Thoughts on Riding the RailRunner

I have ridden the Rail Runner before, if for no other reason than to know what I am talking about when I criticize it. That said, I had my nieces (3 and 4 years old) in town this week and “Uncle Paul” had the pleasure of taking them on the train during the afternoon rush hour from downtown ABQ north to the 550/Sandoval County stop.
While the train’s two cars were never filled to capacity, the train did pick up significant numbers of riders heading to the south. Of course, with a day pass costing just $3, most of the costs of riding the rails are borne by taxpayers, not riders. It would be interesting to see what would happen if maybe 25% of the train’s operating costs (rather than the current 10%) were borne by riders as opposed to the rest of us.
The fact is that the Rail Runner in its current form is not going away. The best we can do is to stop the train before Phase II to Santa Fe is complete. Running through all those miles of barren Indian Country to a city of 70,000 or so people will drain transportation funds that could otherwise be used to improve the Paseo/I-25 interchange or alleviate the myriad maintenance problems facing this state. And that doesn’t even account for the millions of annual operating costs that will only increase over time.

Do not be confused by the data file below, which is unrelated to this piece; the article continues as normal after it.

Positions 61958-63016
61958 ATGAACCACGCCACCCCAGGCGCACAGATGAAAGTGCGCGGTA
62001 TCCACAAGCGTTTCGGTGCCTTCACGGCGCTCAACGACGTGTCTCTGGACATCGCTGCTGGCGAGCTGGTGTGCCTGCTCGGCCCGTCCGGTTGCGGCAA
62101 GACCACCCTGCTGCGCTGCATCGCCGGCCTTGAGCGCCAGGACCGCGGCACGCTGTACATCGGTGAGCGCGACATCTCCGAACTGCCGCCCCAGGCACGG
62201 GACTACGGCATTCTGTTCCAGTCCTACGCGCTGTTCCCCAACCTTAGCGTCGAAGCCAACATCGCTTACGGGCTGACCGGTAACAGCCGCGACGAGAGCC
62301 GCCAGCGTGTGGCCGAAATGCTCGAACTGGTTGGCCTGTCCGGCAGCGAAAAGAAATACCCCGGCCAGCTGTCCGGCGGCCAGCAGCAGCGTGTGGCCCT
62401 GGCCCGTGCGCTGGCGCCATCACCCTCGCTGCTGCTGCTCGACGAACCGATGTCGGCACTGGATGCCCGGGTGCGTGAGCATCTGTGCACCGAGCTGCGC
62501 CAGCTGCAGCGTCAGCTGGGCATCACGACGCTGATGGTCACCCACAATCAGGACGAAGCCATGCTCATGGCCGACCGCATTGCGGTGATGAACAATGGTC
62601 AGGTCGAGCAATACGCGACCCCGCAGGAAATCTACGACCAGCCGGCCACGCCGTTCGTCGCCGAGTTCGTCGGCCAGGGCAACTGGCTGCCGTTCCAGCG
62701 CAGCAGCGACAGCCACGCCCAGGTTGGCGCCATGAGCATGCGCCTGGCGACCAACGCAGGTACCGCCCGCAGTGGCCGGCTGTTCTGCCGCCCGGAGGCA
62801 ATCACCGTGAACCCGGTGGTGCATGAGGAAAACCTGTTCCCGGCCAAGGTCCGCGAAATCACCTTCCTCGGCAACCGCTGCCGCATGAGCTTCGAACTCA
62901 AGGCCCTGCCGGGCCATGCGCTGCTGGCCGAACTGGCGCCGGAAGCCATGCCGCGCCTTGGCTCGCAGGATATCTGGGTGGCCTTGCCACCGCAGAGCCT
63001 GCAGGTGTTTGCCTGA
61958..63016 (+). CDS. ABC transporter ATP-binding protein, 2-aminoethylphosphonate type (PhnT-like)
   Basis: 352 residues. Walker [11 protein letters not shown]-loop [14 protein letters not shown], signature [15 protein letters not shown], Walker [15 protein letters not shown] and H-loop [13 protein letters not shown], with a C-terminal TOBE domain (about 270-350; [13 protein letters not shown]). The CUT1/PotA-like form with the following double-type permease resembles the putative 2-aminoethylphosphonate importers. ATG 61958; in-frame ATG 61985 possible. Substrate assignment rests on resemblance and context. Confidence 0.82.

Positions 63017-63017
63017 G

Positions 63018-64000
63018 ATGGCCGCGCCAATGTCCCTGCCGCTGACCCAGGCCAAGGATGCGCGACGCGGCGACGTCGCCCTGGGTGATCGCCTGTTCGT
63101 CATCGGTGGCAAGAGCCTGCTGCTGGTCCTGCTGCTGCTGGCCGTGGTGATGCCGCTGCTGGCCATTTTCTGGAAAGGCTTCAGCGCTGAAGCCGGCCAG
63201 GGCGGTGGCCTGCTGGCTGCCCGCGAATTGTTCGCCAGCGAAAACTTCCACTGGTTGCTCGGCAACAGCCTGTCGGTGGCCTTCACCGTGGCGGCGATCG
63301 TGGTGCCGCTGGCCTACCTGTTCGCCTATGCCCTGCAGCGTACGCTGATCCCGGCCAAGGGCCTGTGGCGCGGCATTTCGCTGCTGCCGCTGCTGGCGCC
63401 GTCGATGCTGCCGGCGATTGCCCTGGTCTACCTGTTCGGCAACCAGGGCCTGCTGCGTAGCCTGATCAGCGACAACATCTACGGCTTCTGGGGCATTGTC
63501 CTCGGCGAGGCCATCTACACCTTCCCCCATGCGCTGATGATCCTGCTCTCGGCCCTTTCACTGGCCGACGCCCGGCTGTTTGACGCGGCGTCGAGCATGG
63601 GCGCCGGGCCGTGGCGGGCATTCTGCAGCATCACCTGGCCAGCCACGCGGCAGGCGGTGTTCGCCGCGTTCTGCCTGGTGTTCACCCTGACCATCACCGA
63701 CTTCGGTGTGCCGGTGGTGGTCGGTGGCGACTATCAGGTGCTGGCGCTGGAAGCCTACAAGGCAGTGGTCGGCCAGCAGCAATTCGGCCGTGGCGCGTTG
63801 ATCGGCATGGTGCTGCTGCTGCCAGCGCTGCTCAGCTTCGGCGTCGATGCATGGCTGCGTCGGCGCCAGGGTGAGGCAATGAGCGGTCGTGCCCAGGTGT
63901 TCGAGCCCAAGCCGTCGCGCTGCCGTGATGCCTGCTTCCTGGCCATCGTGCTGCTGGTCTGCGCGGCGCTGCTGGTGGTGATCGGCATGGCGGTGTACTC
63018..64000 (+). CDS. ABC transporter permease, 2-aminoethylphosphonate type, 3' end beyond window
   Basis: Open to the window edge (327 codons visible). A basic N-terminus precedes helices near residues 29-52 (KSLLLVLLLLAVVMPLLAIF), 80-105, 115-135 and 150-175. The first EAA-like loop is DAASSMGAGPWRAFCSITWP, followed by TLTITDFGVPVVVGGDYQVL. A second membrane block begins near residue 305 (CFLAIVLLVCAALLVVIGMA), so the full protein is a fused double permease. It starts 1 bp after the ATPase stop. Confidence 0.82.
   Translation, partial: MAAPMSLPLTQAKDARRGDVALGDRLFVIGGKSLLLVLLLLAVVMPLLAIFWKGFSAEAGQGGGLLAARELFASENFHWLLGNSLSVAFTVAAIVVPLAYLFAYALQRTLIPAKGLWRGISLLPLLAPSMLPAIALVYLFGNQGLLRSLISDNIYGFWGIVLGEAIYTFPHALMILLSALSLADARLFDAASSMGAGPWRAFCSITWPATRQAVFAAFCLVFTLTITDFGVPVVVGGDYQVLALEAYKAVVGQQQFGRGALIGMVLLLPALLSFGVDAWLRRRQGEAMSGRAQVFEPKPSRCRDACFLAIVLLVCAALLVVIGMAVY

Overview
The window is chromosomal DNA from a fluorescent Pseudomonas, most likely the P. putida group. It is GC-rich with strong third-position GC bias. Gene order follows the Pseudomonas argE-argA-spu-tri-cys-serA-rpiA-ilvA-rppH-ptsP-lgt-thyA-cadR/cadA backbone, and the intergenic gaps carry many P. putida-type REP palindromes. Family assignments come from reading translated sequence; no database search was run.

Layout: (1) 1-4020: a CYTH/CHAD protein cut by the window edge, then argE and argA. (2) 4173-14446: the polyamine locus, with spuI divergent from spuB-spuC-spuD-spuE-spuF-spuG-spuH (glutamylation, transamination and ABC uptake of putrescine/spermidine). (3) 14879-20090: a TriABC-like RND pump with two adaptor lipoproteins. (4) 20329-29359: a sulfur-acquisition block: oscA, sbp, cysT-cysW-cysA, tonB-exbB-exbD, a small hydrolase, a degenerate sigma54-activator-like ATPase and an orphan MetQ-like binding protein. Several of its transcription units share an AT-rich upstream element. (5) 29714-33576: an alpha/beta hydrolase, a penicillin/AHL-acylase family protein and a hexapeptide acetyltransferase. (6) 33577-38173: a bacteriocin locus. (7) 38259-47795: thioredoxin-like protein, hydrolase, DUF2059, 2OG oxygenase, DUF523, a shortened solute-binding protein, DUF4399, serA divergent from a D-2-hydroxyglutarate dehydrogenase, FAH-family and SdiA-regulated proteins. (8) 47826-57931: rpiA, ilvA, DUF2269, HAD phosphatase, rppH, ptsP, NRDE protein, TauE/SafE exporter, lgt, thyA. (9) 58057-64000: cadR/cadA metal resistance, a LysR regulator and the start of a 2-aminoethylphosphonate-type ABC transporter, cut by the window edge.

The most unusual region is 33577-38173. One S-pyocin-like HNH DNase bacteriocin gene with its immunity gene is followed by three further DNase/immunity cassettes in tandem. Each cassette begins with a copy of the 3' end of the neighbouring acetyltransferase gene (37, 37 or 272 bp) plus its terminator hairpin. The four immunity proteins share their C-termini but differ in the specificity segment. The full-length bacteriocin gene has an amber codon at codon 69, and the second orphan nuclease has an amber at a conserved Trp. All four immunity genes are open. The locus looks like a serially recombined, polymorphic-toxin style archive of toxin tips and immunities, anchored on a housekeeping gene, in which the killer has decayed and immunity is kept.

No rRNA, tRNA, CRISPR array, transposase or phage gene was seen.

Print Friendly, PDF & Email

2 Replies to “Thoughts on Riding the RailRunner”

  1. Maybe the RR isn’t going away, but it would be interesting to figure out how much the state could save by selling the locomotives and cars, leasing out the tracks, and shutting the thing down.

  2. Roads lose money too. What is your point?
    Critics of the Rail Runner system believe that funds would be better spent widening Interstate 25 between Santa Fe and Tramway Boulevard in Albuquerque and also widening I-25 south of the Sunport to Belen. (This was determined to be most likely impossible as the Pueblos I-25 passes through have refused permission for road widening.) I drive from Albuquerque to Santa Fe every day and it simply has way too much traffic. What the hell else can we do with all that traffic?

Leave a Reply

Your email address will not be published.

This site uses Akismet to reduce spam. Learn how your comment data is processed.